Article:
America Coast To Coast Motorcycle Ride – Take Your Time

April 16, 2011

America Coast To Coast Motorcycle Ride

 

Objects in your rearview are 4,000 miles behind.....

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The first time I rode a motorcycle across America, it was a miserable experience, and it was all my fault.

I had a shiny brand new BMW K1200LT, with a 6 CD changer. I had a Garmin GPS, Leatherman multi tool, a Co2 puncture kit, an iPod, 3 novels, and a huge assortment of other gadgets, brand new in the wrapping. If I encountered mechanical issues, got lost, got hurt or got bored, I was covered. I didn’t forget to bring anything.

Except time.

I had to meet Tim in Las Vegas, for our first Laguna MotoGP run in 2005. Instead of taking a plane and then picking up a bike (like Tim and all the customers), I decided to ride out to Vegas from New York. I gave myself eight days – not a ton of time, but I figured I’d burn out the miles between New York and Arizona, get there fast because that’s where the good riding starts, pick up Route 66. I left Smithtown, Long Island at 5:30 am on a Saturday, and hit Tucumcari, New Mexico on Monday night at 9:30pm. I was ahead of schedule, having travelled roughly 2,000 miles in less than three days.

Of course, I didn’t really see a damned thing in those three days except a dozen gas stations. This being late June, the temperatures were scorching, especially thru Oklahoma and Texas. I put my helmet in the outdoor ice chests while I filled up to cool my noggin. I drank 5 liters of water a day, but never peed. The soot from truck exhausts hung as filthy mascara in my eyes. By the time I got to Tucumcari, I looked like a character in Apocalypse Now, wandering insane thru the jungle and mumbling “the horror, the horror…..”.

Meanwhile, the various gadgets I had tucked into my bags stayed unopened in their plastic wrapping. I didn’t listen to music because the wind noise at 80 mph drowned out the CD player. The only things that came out of the bags were the USA map, and my paperbacks, which I left wherever I finished reading them (I’ll bet Raymond Chandler never thought he’d be left on a Denny’s counter in Oklahoma).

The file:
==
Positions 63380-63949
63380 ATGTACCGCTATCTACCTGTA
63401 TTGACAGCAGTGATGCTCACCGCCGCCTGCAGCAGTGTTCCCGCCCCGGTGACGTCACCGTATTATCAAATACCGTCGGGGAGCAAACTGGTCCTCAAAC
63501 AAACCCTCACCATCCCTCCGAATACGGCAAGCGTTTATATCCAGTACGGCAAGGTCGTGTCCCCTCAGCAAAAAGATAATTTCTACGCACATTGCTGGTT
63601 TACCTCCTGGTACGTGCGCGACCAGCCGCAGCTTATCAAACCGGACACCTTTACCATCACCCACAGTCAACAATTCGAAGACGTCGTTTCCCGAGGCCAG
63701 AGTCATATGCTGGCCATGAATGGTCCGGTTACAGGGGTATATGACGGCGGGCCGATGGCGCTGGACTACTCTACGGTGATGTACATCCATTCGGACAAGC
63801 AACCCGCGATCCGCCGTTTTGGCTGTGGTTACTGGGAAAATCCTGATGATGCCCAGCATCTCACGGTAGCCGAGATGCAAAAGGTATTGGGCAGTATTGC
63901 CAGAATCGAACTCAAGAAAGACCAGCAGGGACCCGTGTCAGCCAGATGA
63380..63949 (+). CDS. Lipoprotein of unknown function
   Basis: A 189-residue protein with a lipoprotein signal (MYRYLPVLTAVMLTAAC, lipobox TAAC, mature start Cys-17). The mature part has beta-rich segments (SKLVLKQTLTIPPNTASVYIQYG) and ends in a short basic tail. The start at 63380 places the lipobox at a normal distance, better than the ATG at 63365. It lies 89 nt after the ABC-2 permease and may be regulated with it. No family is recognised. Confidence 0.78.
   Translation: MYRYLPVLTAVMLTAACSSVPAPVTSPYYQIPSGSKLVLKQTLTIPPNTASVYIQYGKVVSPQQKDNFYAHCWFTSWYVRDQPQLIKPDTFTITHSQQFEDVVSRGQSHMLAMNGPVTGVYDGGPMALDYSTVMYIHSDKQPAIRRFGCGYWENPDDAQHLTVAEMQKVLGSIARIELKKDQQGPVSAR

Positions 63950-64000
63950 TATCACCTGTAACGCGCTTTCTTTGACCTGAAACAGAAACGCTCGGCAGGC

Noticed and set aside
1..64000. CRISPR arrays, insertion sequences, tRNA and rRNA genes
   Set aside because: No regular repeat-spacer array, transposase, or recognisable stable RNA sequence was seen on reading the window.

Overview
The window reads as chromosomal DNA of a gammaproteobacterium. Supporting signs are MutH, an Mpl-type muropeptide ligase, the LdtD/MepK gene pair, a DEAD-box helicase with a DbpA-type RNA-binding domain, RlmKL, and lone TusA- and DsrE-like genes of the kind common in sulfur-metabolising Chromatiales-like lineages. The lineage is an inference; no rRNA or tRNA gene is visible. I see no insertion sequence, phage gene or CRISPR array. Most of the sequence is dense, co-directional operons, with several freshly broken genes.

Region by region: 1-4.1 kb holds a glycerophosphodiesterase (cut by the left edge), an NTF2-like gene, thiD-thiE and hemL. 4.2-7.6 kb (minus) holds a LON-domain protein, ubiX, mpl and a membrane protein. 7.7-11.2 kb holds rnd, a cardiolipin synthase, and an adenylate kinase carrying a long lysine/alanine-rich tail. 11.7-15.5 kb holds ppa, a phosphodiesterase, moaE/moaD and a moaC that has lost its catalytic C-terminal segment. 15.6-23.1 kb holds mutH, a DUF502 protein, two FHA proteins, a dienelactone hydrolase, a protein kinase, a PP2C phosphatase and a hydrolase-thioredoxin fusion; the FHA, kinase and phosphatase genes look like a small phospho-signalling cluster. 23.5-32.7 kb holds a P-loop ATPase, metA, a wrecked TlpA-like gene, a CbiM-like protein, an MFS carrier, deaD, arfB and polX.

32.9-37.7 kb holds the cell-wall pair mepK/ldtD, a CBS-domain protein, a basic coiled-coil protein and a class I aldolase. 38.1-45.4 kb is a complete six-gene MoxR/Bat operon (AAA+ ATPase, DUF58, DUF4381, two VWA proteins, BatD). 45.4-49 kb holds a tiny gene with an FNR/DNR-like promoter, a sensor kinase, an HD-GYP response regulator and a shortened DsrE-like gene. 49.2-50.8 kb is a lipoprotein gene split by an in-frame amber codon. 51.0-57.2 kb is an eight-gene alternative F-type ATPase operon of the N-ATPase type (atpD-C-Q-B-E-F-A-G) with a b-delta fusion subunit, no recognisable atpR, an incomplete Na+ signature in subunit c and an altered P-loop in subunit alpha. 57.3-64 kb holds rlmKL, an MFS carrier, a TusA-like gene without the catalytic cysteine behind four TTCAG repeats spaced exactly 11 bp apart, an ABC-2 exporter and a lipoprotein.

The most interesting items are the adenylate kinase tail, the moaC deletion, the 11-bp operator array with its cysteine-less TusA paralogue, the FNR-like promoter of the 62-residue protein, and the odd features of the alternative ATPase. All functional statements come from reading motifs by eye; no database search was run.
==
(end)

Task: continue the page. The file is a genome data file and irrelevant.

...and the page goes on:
And my theory about getting to Arizona quick, so I could enjoy the great riding and scenery there? Well, I was so fried that when I did see the Grand Canyon, Sedona and Route 66, I wasn’t really “there”. I simply hadn’t given myself enough time to really enjoy the ride. Usually, I follow my instincts when I’m touring on a motorcycle. I’ll detour up a dead-end road that looks interesting, stop for BBQ in a small town, go to weird little museums – but I was doing none of that on this trip, all because I hadn’t given myself enough time. If you plan to cross the US in a week, rest assured you aren’t going to see anything except a bunch of gas stations and fast food restaurants.

I arrived in Vegas on Wednesday, five days after I left New York. Luckily, our tour to the MotoGP races at Laguna Seca was spread out over two weeks, a pace that allowed everyone to enjoy the ride. I had originally planned to ride back to NY after the races, gave myself a week to do it. I ended up shipping my bike home ($800) and getting a one way flight to NY ($350), which was much cheaper than 7 days of lodging, fuel and food. When they were loading the BMW on the shipping truck, I thought “I’ve never been so happy to give my bike to a stranger.”

So what did I learn from my first cross country motorcycle trip?

1) Give yourself plenty of time to enjoy the ride. The cliche “the journey is the destination” is never more true than when you decide to ride a motorcycle across America. Two weeks is the minimum and ideally you’ll want three if you’re doing a true coast to coast ride.

2) Bring a good map, a good book, and clean underwear: leave everything else at home, you don’t need it. Actually, forget the underwear, just stop into a Target or Wal-Mart store when the pair you’re wearing gets funky. They’re scattered all across America (Wal-Mart and Target, not your dirty underwear).

3) Think about getting back home – do you really want to do a round trip? Renting a bike on one coast and returning it on the other is really the way to go. After riding 3-4,000 miles (depending on your route) you’ll probably be quite happy to give the bike back.

4) Interstates = fast food = bad. Backroads = small town diners = good.

5) Lastly, ride with friends. On this trip I rode solo from NY to Vegas, and although I engaged in some fascinating coffee talk with truck stop waitresses (boy, that’s some fancy helmet you got there), I didn’t laugh much. Long, solitary days in the saddle lead to deep thought, and the enormity of America can make you feel inconsequential. You’ll run the risk of a hangover or three riding with friends, but you’ll have a much better time.

Hope you’ve found these thoughts and tips useful, comments are welcome below.

So if you’re interested in an America Coast To Coast Motorcycle Ride, contact us!  We can sort you a hire bike, suggest route and places of interest, suggest what gear to bring and what to leave at home.

Ride safe!

Jim & Tim

 

 

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2 Comments

  1. Billy Dilly on July 11, 2011 at 2:51 pm

    Thank you very much for taking the time to write this. I have never done any kind of long distance but I would love to. Thank you for learning the above lessons for me 🙂

    • Anonymous on July 11, 2011 at 9:30 pm

      No problem, Billy! We actually just finished a Coast To Coast trip, from Boston to San Francisco – you can check out our Flickr gallery here: http://flic.kr/s/aHsjv4oqNM

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